One outcome which should not be unexpected when artists turn their attention to the broad scope of the natural world is an extremely eclectic mix of resulting artworks. So it proves, at this small but thought-provoking exhibition at Bow Arts’ Nunnery Gallery, supported by University of the Arts London, the Centre for Sustainable Fashion, and Arts Council England.
If there is any one recurring theme, it might be materials. Matteo Valerio embraces this most enthusiastically, his use of wooden frames recycled from London’s council houses are draped in cotton and wool fabrics dyed in extracts derived from everything from cochineal and turmeric to onion and beetroot. A film entitled Melting For You by Noemi Niederhauser takes this into a more solid form, depicting the creation of various blown glass products. Inspired by her residency on Murano, the Venetian islands famous for its craft in glass making, she asks probing question about the age-old process of converting sand into glass, and the inevitable return to the earth once its use has expired.
Materials also take centre stage on looping films – Steal Life – by Nana Maiolini. Viewers are invited to listen to the sounds of disembodied hands performing everything from crunching dry branches to crumbling large rocks into dust. While the theme of these films revolves around the notion of desertification, it’s hard not to see the process of entropy alive and well, gradually reducing the natural ‘order’ of world back to its raw component parts.
Meanwhile, Annabel Duggleby mixes the distinctive appearance of fragile plants with a film that juxtapositions the idea of a natural world with the all-conquering attitudes of previous generations, directly implanting the language of early agricultural colonisers (‘They began with nothing but their bare hands...’) onto examples of the ecological species they were destined to abolish in the search of economic success. ‘COLLECT. COLONIZE. CULTIVATE.’ repeatedly shouts the film, unnervingly.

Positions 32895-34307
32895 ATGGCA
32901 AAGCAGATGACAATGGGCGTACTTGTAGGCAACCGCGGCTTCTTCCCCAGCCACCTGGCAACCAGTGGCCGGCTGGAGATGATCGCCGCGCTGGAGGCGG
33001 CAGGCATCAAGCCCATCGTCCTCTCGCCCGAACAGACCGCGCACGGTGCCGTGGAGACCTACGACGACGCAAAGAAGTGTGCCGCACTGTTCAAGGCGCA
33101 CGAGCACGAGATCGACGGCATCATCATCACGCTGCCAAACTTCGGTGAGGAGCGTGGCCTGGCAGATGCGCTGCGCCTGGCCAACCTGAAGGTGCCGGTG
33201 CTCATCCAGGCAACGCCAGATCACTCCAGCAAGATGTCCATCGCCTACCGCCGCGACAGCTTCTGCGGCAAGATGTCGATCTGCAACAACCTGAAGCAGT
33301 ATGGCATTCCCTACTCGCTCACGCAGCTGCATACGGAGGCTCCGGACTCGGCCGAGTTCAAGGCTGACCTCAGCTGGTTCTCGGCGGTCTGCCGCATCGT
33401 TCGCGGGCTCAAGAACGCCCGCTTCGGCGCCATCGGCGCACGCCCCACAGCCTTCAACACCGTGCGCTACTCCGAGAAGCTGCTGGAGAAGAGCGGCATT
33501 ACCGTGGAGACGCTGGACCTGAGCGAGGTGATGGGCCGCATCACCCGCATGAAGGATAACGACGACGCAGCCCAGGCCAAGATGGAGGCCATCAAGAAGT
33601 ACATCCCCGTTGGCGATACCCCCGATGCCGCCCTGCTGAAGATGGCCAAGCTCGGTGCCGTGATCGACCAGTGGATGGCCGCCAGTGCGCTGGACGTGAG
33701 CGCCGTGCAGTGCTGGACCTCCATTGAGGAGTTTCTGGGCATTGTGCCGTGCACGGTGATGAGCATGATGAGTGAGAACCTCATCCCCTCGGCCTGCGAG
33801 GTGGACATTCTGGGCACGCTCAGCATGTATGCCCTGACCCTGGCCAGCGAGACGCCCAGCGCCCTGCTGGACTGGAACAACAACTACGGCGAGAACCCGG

Finally, and unexpectedly pleasingly, two aural presentations remind us that the environment is far more than just what we see: to open our ears and engage all our senses. While Magz Hall explores the idea of dreams, inviting visitors into a shed filled with the haunting sounds of people recalling some of their strangest subconscious moments, Matt Parker’s field recordings fill the space with both natural and artificial sounds from a supposedly ‘protected’ landscape in Spain – a precursor to his workshop on 3 March around London’s Olympic Park which also forms part of the #ArtForTheEnvironment programme.
Overall, it's a diverse and stimulating exhibition, densely packed with numerous interactive artworks, and a welcome introduction to the environmental visions of multiple emerging artists stepping out onto centre stage.
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